Preparing for an interfaith marriage

By Anna Weaver| Print this pagePrint | Email this pageShare
Article Ecumenical & Interfaith Dialogue Marriage and Family Young Adults

As a Presbyterian working for the Catholic Church, Bonnie Mack approaches her ministry from a unique perspective. She has been married to a Catholic for 42 years, and for the last 20 she’s volunteered and worked with the Archdiocese of Cincinnati’s Marriage and Family Life Office.


Don't wait for marriage: Young adults should be tying the knot earlier, not later

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Article Marriage and Family Young Adults

Editors' note: Sounding Board is one person’s take on a many-sided subject and does not necessarily reflect the opinions of U.S. Catholic, its editors, or the Claretians.


Don't wait for marriage: Young adults should be tying the knot earlier, not later

By | Print this pagePrint | Email this pageShare
Article Marriage and Family Young Adults

Editors' note: Sounding Board is one person’s take on a many-sided subject and does not necessarily reflect the opinions of U.S. Catholic, its editors, or the Claretians.


Admission deferred: Modern barriers to vocations

By J.D. Long-García| Print this pagePrint | Email this pageShare
Article Spirituality Vatican Young Adults
Feeling called to religious life, many men and women are finding they first need to overcome a few obstacles in their path.

Finally, after years of shoving it down into the recesses of her subconscious, after hiding from it in college, Katie Press was ready to join a religious congregation. She’d earned a bachelor’s degree in religious studies and a Master of Divinity, and had already begun teaching at a school run by the Sisters of the Apostles of the Sacred Heart of Jesus. She knew that these sisters would be her community for the rest of her life.


Hispanics in the pews, not on the altar

By J.D. Long-García| Print this pagePrint | Email this pageShare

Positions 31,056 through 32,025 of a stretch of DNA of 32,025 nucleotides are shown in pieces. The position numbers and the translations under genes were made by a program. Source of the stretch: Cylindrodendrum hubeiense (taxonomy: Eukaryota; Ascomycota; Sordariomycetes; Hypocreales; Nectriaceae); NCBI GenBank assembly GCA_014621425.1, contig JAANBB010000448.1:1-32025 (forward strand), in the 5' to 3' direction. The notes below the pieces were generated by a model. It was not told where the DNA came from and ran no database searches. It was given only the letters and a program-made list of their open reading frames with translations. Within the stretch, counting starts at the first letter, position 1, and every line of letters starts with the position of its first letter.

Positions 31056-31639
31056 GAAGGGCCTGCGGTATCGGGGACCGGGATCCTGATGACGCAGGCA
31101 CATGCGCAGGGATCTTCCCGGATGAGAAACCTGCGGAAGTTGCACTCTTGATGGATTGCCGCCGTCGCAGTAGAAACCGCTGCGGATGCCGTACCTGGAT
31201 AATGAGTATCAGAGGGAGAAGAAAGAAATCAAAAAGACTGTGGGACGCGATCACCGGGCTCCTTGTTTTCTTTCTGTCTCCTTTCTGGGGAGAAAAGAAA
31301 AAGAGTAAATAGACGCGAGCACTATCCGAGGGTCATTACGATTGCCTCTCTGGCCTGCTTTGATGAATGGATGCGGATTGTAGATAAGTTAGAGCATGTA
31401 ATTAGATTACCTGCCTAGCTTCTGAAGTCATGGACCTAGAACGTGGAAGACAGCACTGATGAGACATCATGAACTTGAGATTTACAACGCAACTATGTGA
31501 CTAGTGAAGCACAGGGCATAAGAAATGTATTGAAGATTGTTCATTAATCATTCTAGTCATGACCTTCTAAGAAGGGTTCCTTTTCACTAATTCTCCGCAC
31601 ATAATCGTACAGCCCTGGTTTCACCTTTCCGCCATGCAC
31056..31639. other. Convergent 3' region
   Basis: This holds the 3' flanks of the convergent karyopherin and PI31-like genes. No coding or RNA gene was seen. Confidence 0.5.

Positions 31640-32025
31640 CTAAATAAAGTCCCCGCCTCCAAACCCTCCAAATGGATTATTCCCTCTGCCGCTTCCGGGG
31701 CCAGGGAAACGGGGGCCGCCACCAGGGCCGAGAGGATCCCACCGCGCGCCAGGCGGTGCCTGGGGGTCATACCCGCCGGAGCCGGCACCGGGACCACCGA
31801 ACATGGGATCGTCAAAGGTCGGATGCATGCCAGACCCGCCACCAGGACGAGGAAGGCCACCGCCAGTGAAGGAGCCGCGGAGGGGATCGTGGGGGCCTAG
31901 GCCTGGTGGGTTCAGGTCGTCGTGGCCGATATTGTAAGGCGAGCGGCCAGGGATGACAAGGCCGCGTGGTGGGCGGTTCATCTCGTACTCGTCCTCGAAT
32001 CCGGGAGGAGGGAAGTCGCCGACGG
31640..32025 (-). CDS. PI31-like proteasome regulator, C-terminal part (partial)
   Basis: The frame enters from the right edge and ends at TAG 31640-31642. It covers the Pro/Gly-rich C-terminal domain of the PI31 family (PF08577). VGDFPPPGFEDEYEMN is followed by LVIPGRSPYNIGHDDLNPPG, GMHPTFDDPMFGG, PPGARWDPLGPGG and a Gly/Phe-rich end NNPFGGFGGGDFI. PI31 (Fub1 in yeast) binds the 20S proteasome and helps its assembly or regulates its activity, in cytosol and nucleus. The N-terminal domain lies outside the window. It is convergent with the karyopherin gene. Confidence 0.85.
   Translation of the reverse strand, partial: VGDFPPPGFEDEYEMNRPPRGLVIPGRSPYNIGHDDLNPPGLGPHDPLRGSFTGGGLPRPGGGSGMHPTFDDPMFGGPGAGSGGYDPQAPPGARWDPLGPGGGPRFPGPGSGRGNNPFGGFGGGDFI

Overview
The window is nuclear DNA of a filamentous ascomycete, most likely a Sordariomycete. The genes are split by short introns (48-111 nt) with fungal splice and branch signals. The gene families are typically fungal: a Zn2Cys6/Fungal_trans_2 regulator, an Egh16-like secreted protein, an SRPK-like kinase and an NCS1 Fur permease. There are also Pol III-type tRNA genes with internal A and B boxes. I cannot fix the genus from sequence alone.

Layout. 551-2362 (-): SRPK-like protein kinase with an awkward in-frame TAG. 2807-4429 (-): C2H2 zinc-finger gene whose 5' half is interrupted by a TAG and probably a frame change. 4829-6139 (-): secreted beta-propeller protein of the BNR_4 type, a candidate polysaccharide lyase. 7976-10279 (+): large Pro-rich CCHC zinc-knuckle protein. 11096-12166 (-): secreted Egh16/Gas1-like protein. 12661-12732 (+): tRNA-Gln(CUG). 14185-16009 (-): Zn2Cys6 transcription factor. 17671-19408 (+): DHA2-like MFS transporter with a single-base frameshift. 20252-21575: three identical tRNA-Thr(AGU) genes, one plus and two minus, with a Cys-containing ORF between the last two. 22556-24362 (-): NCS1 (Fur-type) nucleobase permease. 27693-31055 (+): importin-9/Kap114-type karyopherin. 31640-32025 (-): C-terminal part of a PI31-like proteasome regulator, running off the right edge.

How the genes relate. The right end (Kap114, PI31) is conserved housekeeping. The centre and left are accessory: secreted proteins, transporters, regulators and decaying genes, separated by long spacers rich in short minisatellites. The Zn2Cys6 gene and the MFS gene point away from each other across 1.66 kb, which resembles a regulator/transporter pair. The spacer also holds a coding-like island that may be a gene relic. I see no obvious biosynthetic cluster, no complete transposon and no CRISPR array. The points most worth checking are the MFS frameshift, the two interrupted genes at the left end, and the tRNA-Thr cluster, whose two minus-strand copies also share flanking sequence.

Article Hispanic Catholics Vatican Young Adults
Over the last several years, priestly ordination classes have gotten younger and more diverse, according to a 2011 study by the Center for Applied Research in the Apostolate out of Georgetown University.

There are more Asian and black vocations. Asians are actually overrepresented, making up 4 percent of the U.S. Catholic population and 10 percent of the ordination class.

But, perplexingly, that isn’t the case with Hispanics.


Retro-Actives: The religious practices of Millennial Catholics

By Heather Grennan Gary| Print this pagePrint | Email this pageShare
Article Prayer and Sacraments Young Adults
Much to their parents’ surprise, a growing number of 20-somethings are embracing old parts of the Catholic tradition on their own terms.

Old habits die hard: The clothes of yore interest young religious

By Heather Grennan Gary| Print this pagePrint | Email this pageShare
Article Prayer and Sacraments Spirituality Young Adults
Around the time Karen Lueck entered the Franciscan Sisters of Perpetual Adoration in 1967, the community had decided to forgo its traditional habit. “Many people who had worn the habit were glad to get out of it,” she says. “They felt it kept them on a pedestal, apart from the people.”

The order reconsidered the issue several times during the 1970s and eventually reached a compromise: A few sisters chose to wear a modified habit, and the vast majority—including Lueck—opted for simple, professional clothing. (All sisters wear the order’s medal and ring.)


Retro-Actives: The religious practices of Millennial Catholics

By Heather Grennan Gary| Print this pagePrint | Email this pageShare
Article Prayer and Sacraments Young Adults
Much to their parents’ surprise, a growing number of 20-somethings are embracing old parts of the Catholic tradition on their own terms.

Old habits die hard: The clothes of yore interest young religious

By Heather Grennan Gary| Print this pagePrint | Email this pageShare
Article Prayer and Sacraments Spirituality Young Adults
Around the time Karen Lueck entered the Franciscan Sisters of Perpetual Adoration in 1967, the community had decided to forgo its traditional habit. “Many people who had worn the habit were glad to get out of it,” she says. “They felt it kept them on a pedestal, apart from the people.”

The order reconsidered the issue several times during the 1970s and eventually reached a compromise: A few sisters chose to wear a modified habit, and the vast majority—including Lueck—opted for simple, professional clothing. (All sisters wear the order’s medal and ring.)


Born-again Catholics: Evangelicals crossing the Tiber

By J. Peter Nixon| Print this pagePrint | Email this pageShare
Article Prayer and Sacraments Spirituality Young Adults
Former denizens of evangelical arenas are finding new homes in the age-old sanctuaries of Catholicism.

It took Mark Shea four tries to become a Catholic.

Raised without any religious instruction, Shea had embraced evangelical Christianity as a college student at the University of Washington in the late 1970s. “There was a little non-denominational group that came together on the dorm floor next to mine,” Shea says. “We got together for Bible study, Saturday night praise and worship, that sort of thing.”


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